Hot Stuff: A Look at “Some Like It Hot”
I’m sure you’ve heard it before: Some movies, like most wine, get better with age. That is the case with the hilarious and totally brilliant comedy Some Like It Hot, directed and written by Billy Wilder (The Apartment) and starring Jack Lemmon, Tony Curtis, and a comedic turn from Marilyn Monroe. Two men, after witnessing the St. Valentine Day’s Massacre, go into hiding in an all girl’s syncopated band. Joe (Tony Curtis) and Jerry (Jack Lemmon) dress in drag and become Josephine and Geraldine. Joe falls in love with Sugar Kane, the band’s vocalist and ukulele player. Why is this a great film?
For one, it’s still gutbustingly funny after all these years. Released in 1959, more than 60 years later, the film still remains one of the funniest of all time. In fact, the American Film Institute named Some Like It Hot as the greatest comedy of all time. This is thanks to both a great script and a spectacular cast. Tony Curtis and Jack Lemmon, admittedly, look quite good in drag and the two trying to act as girlishly as possible (though slightly questionable to a contemporary audience) makes for some of the most memorable scenes in the entire film.
Marilyn Monroe takes on this comic role by the horns, and she does very well. Recognizing and acknowledging her type casting as a “dumb blonde”, she makes it much more than that kind of character. Sugar Kane has heart, flaws, and a lightheartedness that is rarely found in “blonde” characters today or performed so effortlessly.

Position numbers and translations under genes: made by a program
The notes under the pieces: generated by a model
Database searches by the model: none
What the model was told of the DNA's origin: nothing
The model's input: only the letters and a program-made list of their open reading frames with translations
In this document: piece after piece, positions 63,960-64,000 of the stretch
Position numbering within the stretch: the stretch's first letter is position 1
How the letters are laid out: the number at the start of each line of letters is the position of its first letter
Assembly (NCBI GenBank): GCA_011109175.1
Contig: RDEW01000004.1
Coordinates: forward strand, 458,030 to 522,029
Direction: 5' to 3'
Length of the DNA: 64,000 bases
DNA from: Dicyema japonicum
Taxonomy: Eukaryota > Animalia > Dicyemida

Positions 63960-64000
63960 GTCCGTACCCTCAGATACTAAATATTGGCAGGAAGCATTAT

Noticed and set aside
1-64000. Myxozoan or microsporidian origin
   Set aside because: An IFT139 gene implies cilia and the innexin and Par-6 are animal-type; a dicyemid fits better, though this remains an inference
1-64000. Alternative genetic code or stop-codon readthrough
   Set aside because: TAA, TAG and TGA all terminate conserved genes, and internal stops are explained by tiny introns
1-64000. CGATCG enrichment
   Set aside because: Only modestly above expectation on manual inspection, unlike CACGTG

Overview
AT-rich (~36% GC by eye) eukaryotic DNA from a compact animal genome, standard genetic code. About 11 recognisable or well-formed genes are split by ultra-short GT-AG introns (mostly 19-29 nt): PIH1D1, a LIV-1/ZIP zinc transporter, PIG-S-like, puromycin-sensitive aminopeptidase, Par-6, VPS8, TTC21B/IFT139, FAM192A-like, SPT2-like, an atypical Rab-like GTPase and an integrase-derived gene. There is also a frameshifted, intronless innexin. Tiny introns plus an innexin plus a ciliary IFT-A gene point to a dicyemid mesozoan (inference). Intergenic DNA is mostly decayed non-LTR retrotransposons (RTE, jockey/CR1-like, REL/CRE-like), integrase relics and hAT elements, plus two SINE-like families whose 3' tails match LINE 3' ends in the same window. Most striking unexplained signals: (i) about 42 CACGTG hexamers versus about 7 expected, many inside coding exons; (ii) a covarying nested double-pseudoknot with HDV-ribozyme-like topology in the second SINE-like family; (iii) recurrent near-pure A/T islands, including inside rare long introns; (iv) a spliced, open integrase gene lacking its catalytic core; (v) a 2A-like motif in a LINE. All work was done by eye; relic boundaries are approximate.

Personally, the gangster scenes were a little off putting for me, but the overall pace of the film was as smooth as marble. Two hours later and you wonder where the time went. From the get go, you’re given a funny plotline and an intriguing cast. Is it the screenplay that makes the mpocvie feel so smooth, or is it the actors? Is it the direction, by famed Billy Wilder? I think all three are responsible for this wonderful time. Curtis and Lemmon nail their roles, without the characters feeling too fake or too exaggerated. Monroe is a lot of fun in this film, shining like a sparkling diamond (get it?) and singing her heart out.
This is truly a wonderful film. It’s unny, touching, and extremely enjoyable. This film is certainly not a drag!